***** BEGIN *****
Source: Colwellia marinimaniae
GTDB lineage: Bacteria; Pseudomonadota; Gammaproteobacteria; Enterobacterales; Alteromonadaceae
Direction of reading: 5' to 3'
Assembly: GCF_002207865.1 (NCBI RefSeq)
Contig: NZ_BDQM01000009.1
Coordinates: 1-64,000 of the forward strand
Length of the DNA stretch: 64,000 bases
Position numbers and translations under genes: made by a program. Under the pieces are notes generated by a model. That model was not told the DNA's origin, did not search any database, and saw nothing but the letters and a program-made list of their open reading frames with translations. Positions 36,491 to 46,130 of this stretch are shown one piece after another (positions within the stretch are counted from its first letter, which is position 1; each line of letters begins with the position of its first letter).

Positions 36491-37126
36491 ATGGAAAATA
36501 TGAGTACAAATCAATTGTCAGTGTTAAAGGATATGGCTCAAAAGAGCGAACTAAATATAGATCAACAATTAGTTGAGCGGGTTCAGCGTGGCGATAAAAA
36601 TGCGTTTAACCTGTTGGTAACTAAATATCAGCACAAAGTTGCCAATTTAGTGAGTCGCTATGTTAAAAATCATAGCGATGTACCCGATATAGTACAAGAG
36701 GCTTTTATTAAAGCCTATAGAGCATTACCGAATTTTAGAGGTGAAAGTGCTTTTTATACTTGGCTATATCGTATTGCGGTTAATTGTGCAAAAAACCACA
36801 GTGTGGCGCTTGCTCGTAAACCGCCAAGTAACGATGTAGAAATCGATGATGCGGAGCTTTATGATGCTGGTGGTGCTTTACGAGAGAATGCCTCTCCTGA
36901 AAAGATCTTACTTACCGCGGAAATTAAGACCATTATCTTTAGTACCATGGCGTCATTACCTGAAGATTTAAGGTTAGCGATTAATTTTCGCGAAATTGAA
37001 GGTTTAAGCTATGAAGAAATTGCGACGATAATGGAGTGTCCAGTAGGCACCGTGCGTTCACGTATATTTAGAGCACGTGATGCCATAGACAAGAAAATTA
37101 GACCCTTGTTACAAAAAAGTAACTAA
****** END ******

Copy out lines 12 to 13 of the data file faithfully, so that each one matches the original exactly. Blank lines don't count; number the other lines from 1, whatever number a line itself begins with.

36601 TGCGTTTAACCTGTTGGTAACTAAATATCAGCACAAAGTTGCCAATTTAGTGAGTCGCTATGTTAAAAATCATAGCGATGTACCCGATATAGTACAAGAG
36701 GCTTTTATTAAAGCCTATAGAGCATTACCGAATTTTAGAGGTGAAAGTGCTTTTTATACTTGGCTATATCGTATTGCGGTTAATTGTGCAAAAAACCACA